But if you you know, if you’re thinking the way I’m thinking, if you’re thinking like a marketer, if you’re thinking like a business owner, if you’re if you’re in this business minded sense, you’ll realize that something very significant happened here. You got their contact information, you got their email, you got their name, you have that information, which you can then utilize later on, especially if you’re a production company, especially if you’re going to be throwing shows later on, you can use a mark email marketing service like MailChimp, send a mass email out to all those people. Hey, super glad you showed up to the event. Last week, on this day, we really hope you guys enjoyed it, we’re gonna be sending out some more emails whenever we have more pop up shows. So if you stay on this list, if you want, if you don’t want any more emails, hit the unsubscribe button. Otherwise, go to our social medias and follow like you there’s so much power in this sort of thing that you know, taking just a very small investment in something like a merge package or some sort of giveaway, you have the opportunity to actually collect emails to then market with later on. Once you start throwing those shows at the venue, you can, let’s say you do this for an entire summer, you just throw these free pop up shows and test out some different marketing tactics. And, you know, I will say What’s really unique about his position right now is that a lot of the stuff he’s doing is word of mouth. So try to stay within that, because that’s going to reduce your marketing costs,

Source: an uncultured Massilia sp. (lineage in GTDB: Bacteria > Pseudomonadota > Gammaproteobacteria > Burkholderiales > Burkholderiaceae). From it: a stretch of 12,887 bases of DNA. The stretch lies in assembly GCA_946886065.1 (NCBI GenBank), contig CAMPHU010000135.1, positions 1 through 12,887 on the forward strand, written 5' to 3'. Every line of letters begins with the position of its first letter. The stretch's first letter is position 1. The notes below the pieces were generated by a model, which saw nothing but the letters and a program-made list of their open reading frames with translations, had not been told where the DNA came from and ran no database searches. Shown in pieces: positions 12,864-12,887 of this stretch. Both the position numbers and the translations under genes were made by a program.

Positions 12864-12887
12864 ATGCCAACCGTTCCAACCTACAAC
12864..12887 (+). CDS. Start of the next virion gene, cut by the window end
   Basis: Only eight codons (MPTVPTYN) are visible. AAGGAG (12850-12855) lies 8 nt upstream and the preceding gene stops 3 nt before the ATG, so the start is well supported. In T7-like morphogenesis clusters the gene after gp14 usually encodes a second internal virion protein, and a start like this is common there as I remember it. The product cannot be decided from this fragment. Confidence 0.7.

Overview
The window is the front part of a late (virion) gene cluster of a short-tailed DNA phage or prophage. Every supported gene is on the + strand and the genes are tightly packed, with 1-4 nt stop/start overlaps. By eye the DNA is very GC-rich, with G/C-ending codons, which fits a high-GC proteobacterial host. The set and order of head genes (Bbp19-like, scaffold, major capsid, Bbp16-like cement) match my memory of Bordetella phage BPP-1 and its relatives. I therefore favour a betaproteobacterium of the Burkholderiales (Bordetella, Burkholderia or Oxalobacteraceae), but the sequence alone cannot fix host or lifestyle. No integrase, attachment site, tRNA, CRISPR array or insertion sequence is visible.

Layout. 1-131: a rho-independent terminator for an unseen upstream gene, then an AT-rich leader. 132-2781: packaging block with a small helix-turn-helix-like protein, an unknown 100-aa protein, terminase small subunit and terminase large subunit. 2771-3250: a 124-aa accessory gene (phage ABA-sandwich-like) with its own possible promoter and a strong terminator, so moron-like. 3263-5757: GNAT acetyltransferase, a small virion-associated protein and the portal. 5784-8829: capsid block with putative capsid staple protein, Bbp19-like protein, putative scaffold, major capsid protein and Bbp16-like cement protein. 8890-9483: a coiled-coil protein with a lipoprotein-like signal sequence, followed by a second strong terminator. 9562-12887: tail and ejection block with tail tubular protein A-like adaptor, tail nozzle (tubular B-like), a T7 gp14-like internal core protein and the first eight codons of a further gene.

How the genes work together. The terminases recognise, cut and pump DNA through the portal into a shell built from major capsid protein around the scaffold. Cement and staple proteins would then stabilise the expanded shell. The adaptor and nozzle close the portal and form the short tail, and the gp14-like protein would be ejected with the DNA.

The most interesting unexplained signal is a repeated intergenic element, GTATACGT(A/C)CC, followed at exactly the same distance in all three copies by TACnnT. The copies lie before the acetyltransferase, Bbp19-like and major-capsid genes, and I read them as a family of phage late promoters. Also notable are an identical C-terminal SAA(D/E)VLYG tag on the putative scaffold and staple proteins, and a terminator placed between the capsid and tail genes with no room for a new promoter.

invest in little small things like giveaway type stuff, or setting up a live stream, anything like that, whatever is going to improve things, test those out, see how they go. But if you do that for an entire summer, and let’s say you get 300 emails, 400 emails, that huge, three 400 people that actually pay attention, you know, let’s, let’s go conservative, you got 300 emails, but really 200 people are paying attention to or 200 people are interested in your pop up shows, the pop up shows now get too big, you get kicked out, you can’t That’s awesome. If you get kicked out for too many people, you’re in the perfect fucking spot, you’re throwing a great party, you know what that means it’s time to get into the venue. Because if you can pull 200 heads for your first show of venue, the venues gonna love you, they’re gonna want you to throw show every single week 200 people $10 a ticket, do grand, you know, pay your DJs a couple hundred each, or 100, whatever you want to do, the venue takes 10% whatever, it’s going to be 10% on that much at 200 it’d be 20% of the door 400 plus the bar, they make decent a decent amount that that night, if 200 people spending money at bars, you know, you figure 100 people are gonna buy two drinks each at $10 they they themselves are gonna make two grand off of just the bar, if not a little bit more, you know, two to $4,000 plus the two, you know, two to $400 again make off view then he’s gonna love you. But that’s pretty much it. I you know, I have this idea for this episode, I kind of wanted to wing it and work through this because this is a really interesting topic. This is a really interesting idea that I think a lot of people should be utilizing you as producers and DJs you probably want to be playing shows. You want to be practicing, throw your own damn pop up show for free invite your DJ friends, just get the gear get what you need. and invite 10 people each Hey, we’re gonna be at this spot here and send coordinates you know you can get coordinates that’s how he does it. They take GPS coordinates of where they’re gonna be located. So you just go to the park flip on you’re walking to this location you walk there you see them hanging out you know they were drinking they were hanging out is it was it was awesome. I highly recommend this. highly suggest it. That’s it for today’s episode, guys. I really hope you enjoy it. You know, like I said, Go through your own damn show. Have fun with this stuff. You know, business is fun. marketing’s fun this time. You know when you see a success story like this. It’s To me it’s a minor success story. They’re not doing anything big but it’s super exciting. For the shownotes had to Envious audio.com slash Episode 39 guys, we’re almost at Episode 50 we’re getting close I might have to do something special, maybe a live episode, some sort of live stream or something but Envious audio.com slash Episode 38 if you need a mixing or mastering help, you’re struggling with that sort of stuff. Just go to Envious audio.com fill out my contact form. join the Facebook community electronic dance money community on Facebook say What’s up, let me know if you need any help. Thank you guys so much. I appreciate your support and I will see you next time.